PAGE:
Heading into Game 4 against the Brooklyn Nets, LeBron James had been laying low. The Miami Heat had been playing so well that they hadn’t had to call on James for peak production. But Monday night, he put together an offensive performance of monstrous proportions: James made two-thirds of his shots from the field and 14 of 19 free throws, piling up 49 points and tying his playoff career-high. The Heat now lead the series 3-1.James had just two assists; he did most of the heavy lifting himself, and he did it by getting inside the defense. In addition to those 19 free-throw attempts, James was 11 of 12 on shots in the restricted area. Half of his 24 shots from the field came at the rim.NBA.com’s SportVU Player Tracking statistics can help us quantify how often James drove to the basket and how effective he was once there. The table below shows his driving statistics in the regular season, in the playoffs through Game 3 of the Nets series and in Monday night’s Game 4. SportVU defines drives as any non-fastbreak touch that starts at least 20 feet from the hoop and is dribbled by a player to within 10 feet of the hoop. The points per drive include all points generated on his drives, so this would include a drive where James kicks it out to an open shooter or even a drive where the ball is swung around the perimeter two or three times before a shot is taken.On Monday, James drove the ball more than twice as often as he has per game in the 2014 playoffs and significantly more often than he did in the regular season. The points generated off his drives were in line with the rest of his playoff performance and just a hair above his regular-season average. But every point generated on his drives Monday night was scored by James. Those drives weren’t for the purpose of bending the defense to create openings for his teammates; they were to score points.Enormous point totals and absurd levels of efficiency have become the norm for James, but we saw him at the height of his powers — hyper-aggressive, bullying his way to the rim with a combination of power and speed, finishing with feathery grace. We haven’t seen much of this James in these playoffs because the Heat haven’t needed him. But he can still appear at any moment, and that doesn’t bode well for Brooklyn or the rest of the league.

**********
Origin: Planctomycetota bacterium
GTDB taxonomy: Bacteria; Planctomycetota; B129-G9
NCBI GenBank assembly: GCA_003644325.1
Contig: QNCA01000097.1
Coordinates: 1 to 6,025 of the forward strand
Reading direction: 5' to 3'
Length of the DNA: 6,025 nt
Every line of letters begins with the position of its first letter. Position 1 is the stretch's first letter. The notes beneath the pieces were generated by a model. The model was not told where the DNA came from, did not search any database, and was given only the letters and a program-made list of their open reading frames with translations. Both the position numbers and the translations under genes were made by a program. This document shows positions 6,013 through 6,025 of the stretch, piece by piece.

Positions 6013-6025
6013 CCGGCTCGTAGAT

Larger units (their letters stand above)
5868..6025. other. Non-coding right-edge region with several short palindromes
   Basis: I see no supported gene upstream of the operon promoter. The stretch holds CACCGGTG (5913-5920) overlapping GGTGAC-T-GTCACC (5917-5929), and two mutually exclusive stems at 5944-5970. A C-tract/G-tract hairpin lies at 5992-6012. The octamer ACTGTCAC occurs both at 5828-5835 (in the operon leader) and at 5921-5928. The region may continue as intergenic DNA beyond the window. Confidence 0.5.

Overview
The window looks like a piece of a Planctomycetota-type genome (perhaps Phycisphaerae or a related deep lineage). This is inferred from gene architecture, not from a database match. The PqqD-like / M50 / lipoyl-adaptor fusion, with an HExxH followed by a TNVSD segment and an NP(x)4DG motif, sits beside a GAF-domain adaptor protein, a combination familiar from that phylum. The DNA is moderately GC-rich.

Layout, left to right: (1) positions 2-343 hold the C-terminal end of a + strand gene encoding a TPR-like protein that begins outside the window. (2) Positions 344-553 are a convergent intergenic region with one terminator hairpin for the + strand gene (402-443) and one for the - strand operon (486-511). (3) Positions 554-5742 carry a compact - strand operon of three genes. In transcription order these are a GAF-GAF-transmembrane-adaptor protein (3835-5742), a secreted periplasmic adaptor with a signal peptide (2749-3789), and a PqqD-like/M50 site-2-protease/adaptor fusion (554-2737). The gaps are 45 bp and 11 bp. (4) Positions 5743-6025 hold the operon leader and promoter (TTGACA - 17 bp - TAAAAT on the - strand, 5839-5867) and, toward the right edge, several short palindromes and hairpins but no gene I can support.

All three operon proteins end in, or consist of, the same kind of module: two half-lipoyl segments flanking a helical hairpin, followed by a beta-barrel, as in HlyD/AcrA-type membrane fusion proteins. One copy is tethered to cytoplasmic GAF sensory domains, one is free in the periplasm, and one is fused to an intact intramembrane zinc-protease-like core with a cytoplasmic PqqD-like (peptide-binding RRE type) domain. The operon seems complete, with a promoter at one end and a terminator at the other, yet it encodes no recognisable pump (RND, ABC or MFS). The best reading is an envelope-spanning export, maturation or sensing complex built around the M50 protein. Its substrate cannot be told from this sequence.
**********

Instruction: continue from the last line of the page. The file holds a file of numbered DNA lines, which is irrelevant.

Antron Brown became the first African American in major auto-racing history to win a major title, claiming the NHRA Top Fuel championship Sunday.Brown held a 70-point lead in drag racing going into the day and was able to hold on to that advantage even as he lost his race first-round when his car caught fire, burning his hands.He had to stand and watch the final round with bandages on his hands, knowing his Don Schumacher Racing teammate, seven-time champion Tony Schumacher, would take the title from him if he won the match up with Brandon Bernstein in the Auto Club Finals. Schamacher lost, giving Brown the historic championship.“I never really thought about it that way,” Brown said of being the first black to win an auto title. “But if I can be an inspiration to any kids out there, as a guy who never settled and never doubted myself, that’s great.”Bernstein won the final by inches on a holeshot (slower elapsed time but better reaction time at the start) to deny Schumacher and make Brown the champion. Bernstein reached the finish line in 3.76 seconds at 320 miles per hour, edging Schumacher’s 3.75 elapsed time at 325 mph.“You don’t wish nothing bad on anybody,” Brown said. “Tony has been my biggest supporter since Day 1. He has helped me leaps and bounds along the way. Tony’s a class act. I’m just beside myself. I feel so blessed to be in this moment.”Said Schumacher: “It’s a terrible way to lose, but there’s no good way to lose. They gave me a great car that got to the end, but the win light didn’t come on. I’m sure Antron is back there celebrating. He will be a great champion.”Brown suffered minor burns on his hands when the engine on his dragster caught fire in a first-round loss Sunday at the Auto Club Finals.“It’s just a little first-degree burns on my hands,” Brown said after leaving the track care center. “It was tough outing. We were just going for it. I don’t know what went wrong with the car yet, just a rough mishap.”Brown quickly climbed out of the car when flames came in the cockpit. His fire suit was singed as he pulled it off to his waist. Brown was walking around on the track before an ambulance took him to the care center.Brown lost in the opening round to DSR teammate Spencer Massey, who also was trying to win the championship. Massey had to win the opening round to keep his hopes alive. Massey lost in the second round to Bernstein, who is one of Brown’s closest friends.He watched and he won in the end, making history as the first black champion.